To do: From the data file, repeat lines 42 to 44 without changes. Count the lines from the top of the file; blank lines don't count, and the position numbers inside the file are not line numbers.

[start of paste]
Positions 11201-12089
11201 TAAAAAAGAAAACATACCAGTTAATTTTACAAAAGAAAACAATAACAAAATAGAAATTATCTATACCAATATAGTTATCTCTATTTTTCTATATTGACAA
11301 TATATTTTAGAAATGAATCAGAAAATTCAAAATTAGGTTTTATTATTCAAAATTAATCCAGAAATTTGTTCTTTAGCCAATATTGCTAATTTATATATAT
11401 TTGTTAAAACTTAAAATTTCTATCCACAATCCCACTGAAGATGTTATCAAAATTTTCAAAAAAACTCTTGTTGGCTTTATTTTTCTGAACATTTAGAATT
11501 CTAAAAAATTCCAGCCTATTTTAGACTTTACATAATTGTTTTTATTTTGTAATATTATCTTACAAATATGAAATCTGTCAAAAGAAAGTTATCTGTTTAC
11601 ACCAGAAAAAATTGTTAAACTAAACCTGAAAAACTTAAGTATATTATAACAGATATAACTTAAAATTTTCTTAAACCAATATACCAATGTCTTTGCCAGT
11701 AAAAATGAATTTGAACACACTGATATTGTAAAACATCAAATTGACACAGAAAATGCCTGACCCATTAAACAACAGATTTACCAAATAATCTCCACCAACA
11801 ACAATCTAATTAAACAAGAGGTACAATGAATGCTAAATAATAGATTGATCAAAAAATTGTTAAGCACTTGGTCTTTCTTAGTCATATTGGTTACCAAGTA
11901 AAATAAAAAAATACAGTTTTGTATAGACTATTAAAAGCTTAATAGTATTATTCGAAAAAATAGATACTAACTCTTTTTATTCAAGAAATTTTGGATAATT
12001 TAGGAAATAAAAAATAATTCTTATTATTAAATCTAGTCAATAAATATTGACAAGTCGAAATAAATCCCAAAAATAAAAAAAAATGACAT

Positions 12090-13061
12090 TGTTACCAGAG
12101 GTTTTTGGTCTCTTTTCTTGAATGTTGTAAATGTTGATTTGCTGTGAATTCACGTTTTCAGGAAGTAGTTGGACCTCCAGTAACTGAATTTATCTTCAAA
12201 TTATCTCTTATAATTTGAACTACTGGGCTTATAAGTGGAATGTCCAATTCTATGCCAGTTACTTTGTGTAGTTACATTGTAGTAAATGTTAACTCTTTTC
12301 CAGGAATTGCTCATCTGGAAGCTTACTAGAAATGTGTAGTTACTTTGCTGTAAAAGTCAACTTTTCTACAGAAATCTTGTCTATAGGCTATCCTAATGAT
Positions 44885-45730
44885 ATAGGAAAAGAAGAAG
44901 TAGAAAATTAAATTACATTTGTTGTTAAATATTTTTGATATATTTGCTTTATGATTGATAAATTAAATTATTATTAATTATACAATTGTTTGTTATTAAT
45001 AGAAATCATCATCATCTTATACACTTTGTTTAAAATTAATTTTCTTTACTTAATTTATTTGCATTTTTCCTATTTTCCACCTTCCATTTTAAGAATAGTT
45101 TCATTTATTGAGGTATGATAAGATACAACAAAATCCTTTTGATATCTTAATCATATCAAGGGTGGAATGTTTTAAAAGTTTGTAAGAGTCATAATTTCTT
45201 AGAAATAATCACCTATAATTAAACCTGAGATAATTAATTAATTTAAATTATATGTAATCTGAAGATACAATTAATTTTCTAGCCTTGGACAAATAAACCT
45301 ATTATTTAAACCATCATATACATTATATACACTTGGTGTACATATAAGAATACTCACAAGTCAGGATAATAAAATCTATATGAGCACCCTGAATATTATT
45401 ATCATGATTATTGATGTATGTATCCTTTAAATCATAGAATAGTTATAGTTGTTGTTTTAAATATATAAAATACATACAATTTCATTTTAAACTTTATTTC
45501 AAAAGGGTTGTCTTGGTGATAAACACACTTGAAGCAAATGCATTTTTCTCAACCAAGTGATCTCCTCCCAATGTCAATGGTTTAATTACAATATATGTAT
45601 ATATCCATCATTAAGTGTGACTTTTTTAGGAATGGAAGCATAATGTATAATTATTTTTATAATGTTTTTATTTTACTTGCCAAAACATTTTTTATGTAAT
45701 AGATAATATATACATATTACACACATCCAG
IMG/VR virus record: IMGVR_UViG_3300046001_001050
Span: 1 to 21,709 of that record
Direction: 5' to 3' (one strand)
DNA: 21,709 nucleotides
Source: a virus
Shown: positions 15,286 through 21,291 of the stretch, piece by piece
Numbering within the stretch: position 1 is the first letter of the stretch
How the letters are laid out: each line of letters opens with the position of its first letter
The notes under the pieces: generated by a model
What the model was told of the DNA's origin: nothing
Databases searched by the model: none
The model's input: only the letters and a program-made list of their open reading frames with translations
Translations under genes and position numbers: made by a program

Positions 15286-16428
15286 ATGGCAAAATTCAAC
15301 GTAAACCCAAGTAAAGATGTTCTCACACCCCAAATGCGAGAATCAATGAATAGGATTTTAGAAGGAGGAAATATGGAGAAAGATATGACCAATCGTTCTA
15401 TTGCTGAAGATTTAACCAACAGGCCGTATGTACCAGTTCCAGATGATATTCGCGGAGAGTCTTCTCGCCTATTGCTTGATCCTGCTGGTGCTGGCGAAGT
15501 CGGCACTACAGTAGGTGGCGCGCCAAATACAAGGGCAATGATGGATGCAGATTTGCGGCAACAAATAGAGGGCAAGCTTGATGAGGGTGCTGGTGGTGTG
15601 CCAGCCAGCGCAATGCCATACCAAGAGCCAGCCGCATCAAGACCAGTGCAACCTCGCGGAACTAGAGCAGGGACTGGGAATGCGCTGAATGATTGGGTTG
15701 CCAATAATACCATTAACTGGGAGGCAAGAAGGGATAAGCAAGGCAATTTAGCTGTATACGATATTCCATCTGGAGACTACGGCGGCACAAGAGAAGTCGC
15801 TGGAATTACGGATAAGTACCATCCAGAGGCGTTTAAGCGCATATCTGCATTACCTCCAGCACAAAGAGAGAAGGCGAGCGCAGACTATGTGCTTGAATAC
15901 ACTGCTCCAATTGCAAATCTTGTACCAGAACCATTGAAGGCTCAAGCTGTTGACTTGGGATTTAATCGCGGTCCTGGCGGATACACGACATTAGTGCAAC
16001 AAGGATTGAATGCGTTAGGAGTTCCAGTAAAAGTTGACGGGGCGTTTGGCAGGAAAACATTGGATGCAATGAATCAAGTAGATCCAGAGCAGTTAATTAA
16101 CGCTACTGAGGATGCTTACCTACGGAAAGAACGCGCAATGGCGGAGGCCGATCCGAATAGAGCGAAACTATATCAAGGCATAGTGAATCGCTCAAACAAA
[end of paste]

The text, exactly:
15301 GTAAACCCAAGTAAAGATGTTCTCACACCCCAAATGCGAGAATCAATGAATAGGATTTTAGAAGGAGGAAATATGGAGAAAGATATGACCAATCGTTCTA
15401 TTGCTGAAGATTTAACCAACAGGCCGTATGTACCAGTTCCAGATGATATTCGCGGAGAGTCTTCTCGCCTATTGCTTGATCCTGCTGGTGCTGGCGAAGT
15501 CGGCACTACAGTAGGTGGCGCGCCAAATACAAGGGCAATGATGGATGCAGATTTGCGGCAACAAATAGAGGGCAAGCTTGATGAGGGTGCTGGTGGTGTG